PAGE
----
The following entry and links may contain triggering material.
The other day, I caught an amusing status update that described capital-p Pagan and Polytheism movements making too much noise about the next thing threatening it/these that…really doesn’t “threaten” at all. The ensuing discussion described picking on l’il-p pop culture paganism as two years out of vogue (hurrah!) but pitting pagan-inspired esotericism against by-the-reconstructionist-approved-book practices never goes out of style (un-hurrah.)
Now it’s capital-p Politics. Identity politics, and cultural dynamics, I think that’s dicey to say religion keeps itself in some hermetically sealed jar and never has any influence on that, or has never been influenced by that. Then again, my corporeal roommate is taking anthropology classes, and information is contagious.
It is commonplace in the academic study of religion to observe that the word “religion” is manifestly conditioned by the history of its use and that it is deeply problematic, epistemologically and politically, to generalize across the very wide range of human cultural goings-on that are now included in this capacious term.
That sentence is capacious.
To speak of religion is to elide and conceal much that is critical to understanding the deeply embedded ways of being often denoted by the short-hand term “religion(s).” Rather than begin by asking what religion is as an autonomous object in the world, or as a distinctive human phenomenon, and therefore how best to define it know it when we see it
Alynah’s Ears, can we please just know it when we see it? I don’t care anymore what philosophical distinction structures the Rather you have—
the better to explain it and its relations with other objects—it is more cautious to start the question: What has religion been for anthropology?
Okay. That’s pretty cool. What was I blogging about again? Not anthropology. Politics? Oh, right. Capital-p Politics, the laws and military and international relations…getting in the way of religion? Aristotle taught me that gods can only be arsed to take notice of the highborn. I don’t believe the lesson, but that doesn’t make the opposite true, that religion is apolitical.
I take anthropology to be a particular tradition of enquiry, a long conversation
With such capacious sentences, it would be a long conversation. I’m guilty of this, though, so I shouldn’t snark. Where’s this even from?
—”A Companion to the Anthropology of Religion” by Janice Boddy, Michael Lambek, and Treebeard the Ent
What makes religion apolitical to me personally is that, while my belief system might become categorically religious, I…haven’t navigated the political climate of where I live as well as that (not well enough for a consistent metaphor, anyway.) My corporeal friend of a friend, let’s name her Saeyong, told me over dinner about her worries for her home country because some politician over there seemed very likely to win on the platform of removing everyone’s online privacy…and monitoring offline spaces, as a public service. Dinner ended with her shaking my shoulders and exclaiming, “You have to vote! Or the worst will happen!”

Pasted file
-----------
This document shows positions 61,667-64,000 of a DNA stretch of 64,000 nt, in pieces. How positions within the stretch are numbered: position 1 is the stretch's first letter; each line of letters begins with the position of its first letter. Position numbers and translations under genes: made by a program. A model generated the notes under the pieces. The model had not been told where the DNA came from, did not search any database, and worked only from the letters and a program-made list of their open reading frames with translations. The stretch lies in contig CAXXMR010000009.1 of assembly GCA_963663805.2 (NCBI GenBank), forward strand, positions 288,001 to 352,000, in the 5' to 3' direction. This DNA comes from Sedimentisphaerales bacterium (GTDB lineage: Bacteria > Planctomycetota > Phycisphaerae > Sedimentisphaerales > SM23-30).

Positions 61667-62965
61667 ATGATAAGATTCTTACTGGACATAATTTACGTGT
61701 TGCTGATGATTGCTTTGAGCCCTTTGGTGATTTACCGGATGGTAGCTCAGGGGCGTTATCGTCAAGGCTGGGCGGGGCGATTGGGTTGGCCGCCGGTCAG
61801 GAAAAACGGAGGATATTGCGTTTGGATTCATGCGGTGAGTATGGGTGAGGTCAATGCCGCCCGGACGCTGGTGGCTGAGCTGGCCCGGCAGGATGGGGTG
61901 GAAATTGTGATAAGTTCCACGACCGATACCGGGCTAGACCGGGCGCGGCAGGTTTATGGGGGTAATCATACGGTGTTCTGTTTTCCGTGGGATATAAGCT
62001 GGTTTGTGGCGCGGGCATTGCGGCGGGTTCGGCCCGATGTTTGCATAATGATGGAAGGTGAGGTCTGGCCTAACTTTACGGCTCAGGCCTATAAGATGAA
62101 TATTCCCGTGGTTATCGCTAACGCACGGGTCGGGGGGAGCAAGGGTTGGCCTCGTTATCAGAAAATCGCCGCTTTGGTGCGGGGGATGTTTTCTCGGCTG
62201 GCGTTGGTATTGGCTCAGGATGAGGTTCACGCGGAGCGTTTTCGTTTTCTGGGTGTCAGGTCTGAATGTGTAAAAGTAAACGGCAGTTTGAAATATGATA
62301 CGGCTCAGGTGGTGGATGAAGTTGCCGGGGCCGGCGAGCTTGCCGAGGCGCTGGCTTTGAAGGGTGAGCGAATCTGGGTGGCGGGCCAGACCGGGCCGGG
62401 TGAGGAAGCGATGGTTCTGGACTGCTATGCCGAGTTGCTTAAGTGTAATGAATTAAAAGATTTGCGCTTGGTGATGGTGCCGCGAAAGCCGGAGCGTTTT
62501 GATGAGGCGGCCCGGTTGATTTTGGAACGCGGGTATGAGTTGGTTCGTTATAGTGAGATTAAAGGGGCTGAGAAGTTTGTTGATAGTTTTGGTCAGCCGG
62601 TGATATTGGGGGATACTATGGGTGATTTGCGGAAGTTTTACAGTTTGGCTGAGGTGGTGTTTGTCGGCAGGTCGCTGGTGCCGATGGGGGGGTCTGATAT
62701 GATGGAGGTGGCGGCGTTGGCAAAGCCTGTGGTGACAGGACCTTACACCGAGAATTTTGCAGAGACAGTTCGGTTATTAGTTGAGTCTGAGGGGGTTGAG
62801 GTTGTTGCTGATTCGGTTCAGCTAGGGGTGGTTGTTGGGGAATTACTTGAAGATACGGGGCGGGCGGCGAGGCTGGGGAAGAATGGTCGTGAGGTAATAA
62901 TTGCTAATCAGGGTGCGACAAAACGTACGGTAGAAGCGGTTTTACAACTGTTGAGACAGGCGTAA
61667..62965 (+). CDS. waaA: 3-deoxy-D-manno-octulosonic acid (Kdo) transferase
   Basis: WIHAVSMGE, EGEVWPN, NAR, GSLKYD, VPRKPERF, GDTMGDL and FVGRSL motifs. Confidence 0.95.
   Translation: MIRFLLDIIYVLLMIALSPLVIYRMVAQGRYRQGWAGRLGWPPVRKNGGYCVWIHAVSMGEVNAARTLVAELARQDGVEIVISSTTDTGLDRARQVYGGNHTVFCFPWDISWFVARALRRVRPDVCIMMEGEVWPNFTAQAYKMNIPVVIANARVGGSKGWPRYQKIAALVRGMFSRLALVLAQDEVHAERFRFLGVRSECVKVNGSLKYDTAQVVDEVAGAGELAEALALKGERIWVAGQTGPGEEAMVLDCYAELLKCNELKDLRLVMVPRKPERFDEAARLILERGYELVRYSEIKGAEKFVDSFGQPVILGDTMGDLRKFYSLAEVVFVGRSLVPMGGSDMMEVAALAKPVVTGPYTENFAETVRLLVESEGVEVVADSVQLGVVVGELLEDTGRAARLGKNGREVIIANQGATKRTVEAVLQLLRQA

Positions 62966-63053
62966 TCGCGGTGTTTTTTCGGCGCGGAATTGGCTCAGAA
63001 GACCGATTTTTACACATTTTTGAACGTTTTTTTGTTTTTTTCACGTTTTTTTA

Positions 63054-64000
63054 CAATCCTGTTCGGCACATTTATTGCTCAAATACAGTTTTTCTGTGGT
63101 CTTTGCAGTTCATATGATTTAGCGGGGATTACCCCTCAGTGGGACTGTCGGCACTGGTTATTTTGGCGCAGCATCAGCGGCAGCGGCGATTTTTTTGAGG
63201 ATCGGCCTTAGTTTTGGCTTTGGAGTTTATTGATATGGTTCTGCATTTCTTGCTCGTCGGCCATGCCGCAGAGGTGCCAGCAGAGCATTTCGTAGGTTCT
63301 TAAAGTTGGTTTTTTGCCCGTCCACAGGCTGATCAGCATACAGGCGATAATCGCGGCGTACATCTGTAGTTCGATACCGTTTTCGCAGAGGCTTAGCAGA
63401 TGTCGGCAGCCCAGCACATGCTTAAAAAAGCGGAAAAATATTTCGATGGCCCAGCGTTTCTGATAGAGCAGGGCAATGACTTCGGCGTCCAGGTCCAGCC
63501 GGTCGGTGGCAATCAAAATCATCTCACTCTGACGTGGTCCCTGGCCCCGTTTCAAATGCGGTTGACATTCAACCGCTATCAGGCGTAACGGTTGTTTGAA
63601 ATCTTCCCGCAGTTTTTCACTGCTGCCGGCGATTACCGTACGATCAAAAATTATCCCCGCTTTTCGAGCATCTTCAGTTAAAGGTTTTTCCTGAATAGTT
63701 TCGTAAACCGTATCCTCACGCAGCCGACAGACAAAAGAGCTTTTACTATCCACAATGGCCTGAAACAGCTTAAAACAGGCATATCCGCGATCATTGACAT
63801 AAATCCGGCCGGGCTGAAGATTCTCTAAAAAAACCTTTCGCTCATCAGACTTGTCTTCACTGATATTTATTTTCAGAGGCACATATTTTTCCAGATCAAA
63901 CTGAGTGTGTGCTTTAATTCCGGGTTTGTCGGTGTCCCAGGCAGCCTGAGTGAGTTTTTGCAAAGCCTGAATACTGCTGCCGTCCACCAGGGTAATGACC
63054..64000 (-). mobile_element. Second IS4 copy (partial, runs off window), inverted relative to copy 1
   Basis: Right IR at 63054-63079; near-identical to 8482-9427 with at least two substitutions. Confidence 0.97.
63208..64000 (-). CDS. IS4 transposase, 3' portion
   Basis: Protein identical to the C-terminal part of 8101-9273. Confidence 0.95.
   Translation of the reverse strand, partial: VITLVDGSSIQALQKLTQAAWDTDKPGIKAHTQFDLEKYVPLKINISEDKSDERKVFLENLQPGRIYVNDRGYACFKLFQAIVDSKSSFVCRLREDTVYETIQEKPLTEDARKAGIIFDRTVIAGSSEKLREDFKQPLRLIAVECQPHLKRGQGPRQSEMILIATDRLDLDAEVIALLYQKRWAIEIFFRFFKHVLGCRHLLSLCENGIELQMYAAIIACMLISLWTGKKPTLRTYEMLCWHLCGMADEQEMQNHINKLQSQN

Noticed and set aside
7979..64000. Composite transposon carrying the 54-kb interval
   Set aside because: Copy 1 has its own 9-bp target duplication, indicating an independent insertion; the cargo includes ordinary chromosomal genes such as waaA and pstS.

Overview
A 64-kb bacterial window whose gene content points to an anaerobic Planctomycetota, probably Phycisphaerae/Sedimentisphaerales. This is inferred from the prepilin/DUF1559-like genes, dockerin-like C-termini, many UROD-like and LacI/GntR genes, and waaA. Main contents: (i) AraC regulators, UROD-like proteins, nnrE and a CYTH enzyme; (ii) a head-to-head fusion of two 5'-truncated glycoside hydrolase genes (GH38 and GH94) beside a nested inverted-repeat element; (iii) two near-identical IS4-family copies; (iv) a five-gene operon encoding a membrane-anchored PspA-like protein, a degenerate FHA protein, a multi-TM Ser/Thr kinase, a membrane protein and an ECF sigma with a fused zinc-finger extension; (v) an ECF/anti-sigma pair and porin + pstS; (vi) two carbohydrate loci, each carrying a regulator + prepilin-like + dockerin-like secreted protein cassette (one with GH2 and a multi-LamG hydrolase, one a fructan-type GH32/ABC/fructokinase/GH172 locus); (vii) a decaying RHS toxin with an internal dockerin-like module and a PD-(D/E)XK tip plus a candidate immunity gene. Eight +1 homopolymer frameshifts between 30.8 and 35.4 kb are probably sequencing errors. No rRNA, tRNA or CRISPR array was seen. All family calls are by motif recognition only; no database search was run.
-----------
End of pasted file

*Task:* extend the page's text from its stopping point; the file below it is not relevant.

But the only platforms I could glean from each candidate was, ‘No, your father was a womanizer!’ And I watched the debates. There didn’t seem to be any actual arguing. If someone comes up and says that sustainable poverty alleviation could only happen if legislation that affects businesses quit being so easily intimidated by vested interests, and the general answer is that poverty alleviation is always a noble goal that will involve balancing vested interests consistently…I still won’t know who to vote for.
“Binay bought our votes,” droned my corporeal friend Anjie. “He said it himself that even if he loses, he’ll win.”
“Are you sure he didn’t mean that even if nobody likes him, he’ll still be a winner in his heart?” I asked.
Anjie was very sure.
As it went, Anjie was wrong and Saeyong was right. We inaugurated this guy. Shaping up the police force to military standards! Encouraging vigilante justice among civilians! Dead bodies have turned up, mummified in masking tape with some paper note saying not to feel sorry for them, because they were drug pushers…which is hardly Procedure.
Alleged purse snatchers have been given the same treatment.
Purse snatchers. Alleged purse snatchers. Murdered, or “executed” but either way death is involved…for purse snatching. Not only is that not Procedure, but I’m just not sensing how exactly that dismantles the systemic economic injustices that turns purse-snatching into an attractive career in the first place. I’m not even saying that purse snatchers are a boon to society or unsung heroes or some bullshit: there’s a time in my life where I lived out of one bag, one unlucky encounter and yeah I would probably have wanted that thief dead. But I believe there’s a lot in between that might involve some actual justice maybe.
Anyway, who’s next up for masking tape mummification? Prostitutes? Jaywalkers? Litterbugs? Truant orphaned street children? Growing up in middle class luxury, I was always told those kids were pawns of organized crime syndicates. It stands to reason that now is the golden age of this nation, for vigilantes can sentence the kids to death for skipping class and breaking child labor laws.
In cheerier news, the United Nations asked China very nicely to cut it out with setting up military outposts and destroying corals to create artificial islands in areas that aren’t theirs, that is…the Philippines. (I’ve overheard some rumors about unfortunate Vietnamese fishing boats in the same area whose crews might not have made it out alive, but overhearing rumors is hardly proper citation.)
Scratch all that.
What makes religion apolitical to me personally is that I haven’t got a hashtagging prayer.